Government Requests Guide
Government Requests Guide
01How to submit a request
02Requirements for all jurisdictions
03U.S. government requests for user information
04Non-U.S. government requests for user information
06Types of data that Zoom may have
08Production of records
11Requests for Zoom to restrict access to services on our platform
12Expert witness testimony and authentication of records
Zoom supports the free and open exchange of thoughts and ideas. We are proud to facilitate meaningful conversations and professional collaboration around the world. Because of our commitments to user privacy, security, and safety, Zoom subjects all government requests to a careful review, and we will not respond to government requests that fail that review.
Zoom Video Communications, Inc. (“Zoom”), provides these guidelines to law enforcement and government agencies seeking nonpublic information about Zoom’s customers. Zoom also provides this for informational purposes to our customers.
For quick reference, here are links below to additional location-specific instructions.
How to submit a request
Law enforcement and government agencies must submit all inquiries and requests for information or preservation (and extensions) via our Law Enforcement Response System (LERS) here.
Requirements for all jurisdictions
- Be in English;
- Be in .pdf format, except in certain emergency situations;
- Be addressed to Zoom Video Communications, Inc., 55 Almaden Boulevard, San Jose, CA 95113 for requests about meetings, or to Zoom Voice Communications at the same address for requests about phone calls;
- Come from an official government email address;
- Requesting agent’s name;
- Requesting agency’s name;
- Requesting agent’s badge/Identification number;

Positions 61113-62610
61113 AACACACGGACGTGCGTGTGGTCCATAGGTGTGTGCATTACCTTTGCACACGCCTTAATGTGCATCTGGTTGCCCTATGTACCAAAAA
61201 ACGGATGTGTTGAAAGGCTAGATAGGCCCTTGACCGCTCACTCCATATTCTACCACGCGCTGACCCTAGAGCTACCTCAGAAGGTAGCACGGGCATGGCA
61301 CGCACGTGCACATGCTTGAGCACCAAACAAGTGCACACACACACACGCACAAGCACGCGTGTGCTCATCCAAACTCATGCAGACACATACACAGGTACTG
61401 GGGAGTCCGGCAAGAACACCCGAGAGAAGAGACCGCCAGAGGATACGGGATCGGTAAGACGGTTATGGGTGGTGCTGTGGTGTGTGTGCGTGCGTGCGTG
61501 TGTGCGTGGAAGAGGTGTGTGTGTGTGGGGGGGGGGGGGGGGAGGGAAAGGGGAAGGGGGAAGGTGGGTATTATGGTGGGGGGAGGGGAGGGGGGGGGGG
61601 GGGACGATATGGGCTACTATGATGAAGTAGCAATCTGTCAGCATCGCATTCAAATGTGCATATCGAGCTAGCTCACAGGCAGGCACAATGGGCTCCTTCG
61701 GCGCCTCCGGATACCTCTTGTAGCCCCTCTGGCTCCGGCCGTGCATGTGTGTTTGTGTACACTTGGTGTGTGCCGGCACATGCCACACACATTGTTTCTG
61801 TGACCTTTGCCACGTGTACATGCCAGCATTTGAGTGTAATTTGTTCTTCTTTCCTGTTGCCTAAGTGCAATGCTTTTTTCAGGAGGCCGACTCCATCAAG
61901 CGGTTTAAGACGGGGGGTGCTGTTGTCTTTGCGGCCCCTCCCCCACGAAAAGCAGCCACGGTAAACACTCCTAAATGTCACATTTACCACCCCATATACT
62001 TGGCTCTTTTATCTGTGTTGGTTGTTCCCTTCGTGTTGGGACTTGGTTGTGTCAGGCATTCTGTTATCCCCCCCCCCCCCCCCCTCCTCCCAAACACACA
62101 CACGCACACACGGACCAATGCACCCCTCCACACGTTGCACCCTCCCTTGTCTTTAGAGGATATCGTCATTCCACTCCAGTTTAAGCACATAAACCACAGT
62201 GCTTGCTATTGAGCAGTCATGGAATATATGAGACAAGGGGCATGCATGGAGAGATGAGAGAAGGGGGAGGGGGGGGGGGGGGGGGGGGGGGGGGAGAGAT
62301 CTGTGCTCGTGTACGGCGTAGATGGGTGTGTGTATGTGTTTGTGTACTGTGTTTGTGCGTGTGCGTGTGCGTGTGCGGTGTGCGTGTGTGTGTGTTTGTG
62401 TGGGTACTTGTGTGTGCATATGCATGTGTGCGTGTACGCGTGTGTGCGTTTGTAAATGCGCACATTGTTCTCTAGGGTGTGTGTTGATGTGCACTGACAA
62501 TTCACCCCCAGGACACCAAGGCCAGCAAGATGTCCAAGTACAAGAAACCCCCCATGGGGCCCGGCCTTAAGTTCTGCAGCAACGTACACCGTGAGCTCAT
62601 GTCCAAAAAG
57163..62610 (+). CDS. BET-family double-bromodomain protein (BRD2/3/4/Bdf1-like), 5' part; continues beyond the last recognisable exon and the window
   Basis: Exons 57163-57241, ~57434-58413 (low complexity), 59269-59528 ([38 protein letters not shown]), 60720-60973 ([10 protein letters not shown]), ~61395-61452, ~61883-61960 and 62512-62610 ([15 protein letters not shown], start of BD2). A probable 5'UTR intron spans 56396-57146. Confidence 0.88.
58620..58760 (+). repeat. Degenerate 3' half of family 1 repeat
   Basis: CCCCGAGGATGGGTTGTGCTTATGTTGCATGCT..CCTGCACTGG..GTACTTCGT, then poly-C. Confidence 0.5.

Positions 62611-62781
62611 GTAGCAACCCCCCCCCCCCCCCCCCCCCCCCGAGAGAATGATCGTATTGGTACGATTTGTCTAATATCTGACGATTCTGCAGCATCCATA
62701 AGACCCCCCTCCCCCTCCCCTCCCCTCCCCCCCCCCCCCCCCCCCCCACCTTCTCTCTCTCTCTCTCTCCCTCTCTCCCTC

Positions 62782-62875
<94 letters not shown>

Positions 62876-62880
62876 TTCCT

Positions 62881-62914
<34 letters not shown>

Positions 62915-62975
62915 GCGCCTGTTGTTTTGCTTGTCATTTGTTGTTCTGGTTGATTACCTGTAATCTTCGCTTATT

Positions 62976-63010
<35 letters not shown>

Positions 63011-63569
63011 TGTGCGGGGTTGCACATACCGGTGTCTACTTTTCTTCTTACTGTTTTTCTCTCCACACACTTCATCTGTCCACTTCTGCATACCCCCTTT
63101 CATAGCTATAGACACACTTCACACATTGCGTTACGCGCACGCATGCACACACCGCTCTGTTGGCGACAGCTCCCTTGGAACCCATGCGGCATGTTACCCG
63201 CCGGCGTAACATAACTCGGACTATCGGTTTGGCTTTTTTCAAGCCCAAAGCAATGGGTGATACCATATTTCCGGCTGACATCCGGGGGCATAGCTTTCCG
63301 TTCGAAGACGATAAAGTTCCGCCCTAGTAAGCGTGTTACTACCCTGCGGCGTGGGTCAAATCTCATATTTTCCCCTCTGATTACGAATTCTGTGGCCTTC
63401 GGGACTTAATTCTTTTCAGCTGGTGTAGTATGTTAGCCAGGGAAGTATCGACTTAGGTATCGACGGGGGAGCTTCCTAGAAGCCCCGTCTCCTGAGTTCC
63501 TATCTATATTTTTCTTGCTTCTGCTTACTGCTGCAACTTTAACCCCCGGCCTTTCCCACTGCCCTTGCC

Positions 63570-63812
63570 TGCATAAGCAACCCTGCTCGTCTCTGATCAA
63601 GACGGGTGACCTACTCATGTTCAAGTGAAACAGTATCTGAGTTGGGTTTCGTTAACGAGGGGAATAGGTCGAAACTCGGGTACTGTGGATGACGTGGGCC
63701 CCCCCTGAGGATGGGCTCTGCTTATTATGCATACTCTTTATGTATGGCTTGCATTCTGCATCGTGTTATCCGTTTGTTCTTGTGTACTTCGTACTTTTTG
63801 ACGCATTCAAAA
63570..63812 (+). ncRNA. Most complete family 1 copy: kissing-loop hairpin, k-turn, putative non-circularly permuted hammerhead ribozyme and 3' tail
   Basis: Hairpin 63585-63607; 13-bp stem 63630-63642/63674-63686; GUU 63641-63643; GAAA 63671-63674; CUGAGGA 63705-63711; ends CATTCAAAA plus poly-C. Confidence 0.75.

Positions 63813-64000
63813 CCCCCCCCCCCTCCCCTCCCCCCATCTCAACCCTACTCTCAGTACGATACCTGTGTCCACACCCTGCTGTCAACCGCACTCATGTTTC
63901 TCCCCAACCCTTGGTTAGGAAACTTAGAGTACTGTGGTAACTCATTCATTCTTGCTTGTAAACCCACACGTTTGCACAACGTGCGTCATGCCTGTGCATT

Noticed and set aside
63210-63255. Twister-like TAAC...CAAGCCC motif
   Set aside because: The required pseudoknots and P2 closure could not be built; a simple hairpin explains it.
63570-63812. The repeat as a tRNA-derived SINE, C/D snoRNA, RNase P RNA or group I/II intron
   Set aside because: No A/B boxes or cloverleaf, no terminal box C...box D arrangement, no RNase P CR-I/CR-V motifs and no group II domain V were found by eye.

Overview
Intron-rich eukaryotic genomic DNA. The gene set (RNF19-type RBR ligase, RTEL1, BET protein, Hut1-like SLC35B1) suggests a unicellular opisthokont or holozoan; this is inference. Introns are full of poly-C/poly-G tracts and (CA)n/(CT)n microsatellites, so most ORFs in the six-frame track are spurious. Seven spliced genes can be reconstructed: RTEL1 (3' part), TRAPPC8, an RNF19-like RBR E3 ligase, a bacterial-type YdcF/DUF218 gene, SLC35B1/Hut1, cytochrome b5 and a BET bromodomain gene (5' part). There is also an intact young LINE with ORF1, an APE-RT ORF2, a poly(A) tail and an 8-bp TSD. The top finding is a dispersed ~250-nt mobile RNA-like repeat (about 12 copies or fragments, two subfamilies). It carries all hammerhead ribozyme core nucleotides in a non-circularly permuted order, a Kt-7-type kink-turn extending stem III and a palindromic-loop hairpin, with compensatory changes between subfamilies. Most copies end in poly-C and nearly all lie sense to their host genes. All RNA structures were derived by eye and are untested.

- Requesting agent’s government-issued email address;
- Requesting agent’s telephone number (including extension);
- Requesting agent’s mailing address (no P.O. boxes);
- A date and the signature of the authorizing official;
- A date by which the legal process requests a response.
Content of requests
Requests should be legally valid, appropriately scoped, and sufficiently detailed. This means they must:
- Have a valid legal basis and have been issued pursuant to applicable laws and rules in the jurisdiction of the agency making the request
- Be signed and submitted by someone with the authority to make the request.
- Be clear and not overly broad
- Include specific identifiers in your requests, such as the meeting number, date and time in UTC, the email address used to set up the meeting, and the username(s) of those targeted, if the request is about a meeting. Specify reasonable date ranges where applicable
Where requests are submitted without proper identifiers or reasonable scope and date limitations, we may require that the request be narrowed before processing.
U.S. government requests for user information
U.S. government requests must comply with the requirements in Requirements for all Jurisdictions above. Here are the types of requests we accept and the information we may disclose in response to them.
|Type of legal request||What you may obtain||Examples of data processed by Zoom (not exhaustive; dependent on customer settings)|
|Subpoena (administrative, trial or grand jury)*||Non-content information listed in 18 U.S.C. 2703(c)(2)||User names, emails, billing information, meeting or webinar metadata such as the time a user joined|
|Search warrant based on probable cause||User content and non-content information||The above, plus cloud recordings, profile pictures, voicemails & voicemail prompts, SMS (Zoom Phone)|
We respect and seek to comply with the privacy laws where our customers and users live. We may object to requests for personal information or customer content if the request would require the violation of foreign privacy laws, including the European General Data Protection Regulation.
*We may require a 2703(d) order instead of a subpoena for non-content information other than what is listed in 2703(c)(2) and in certain other circumstances where a subpoena is legally insufficient.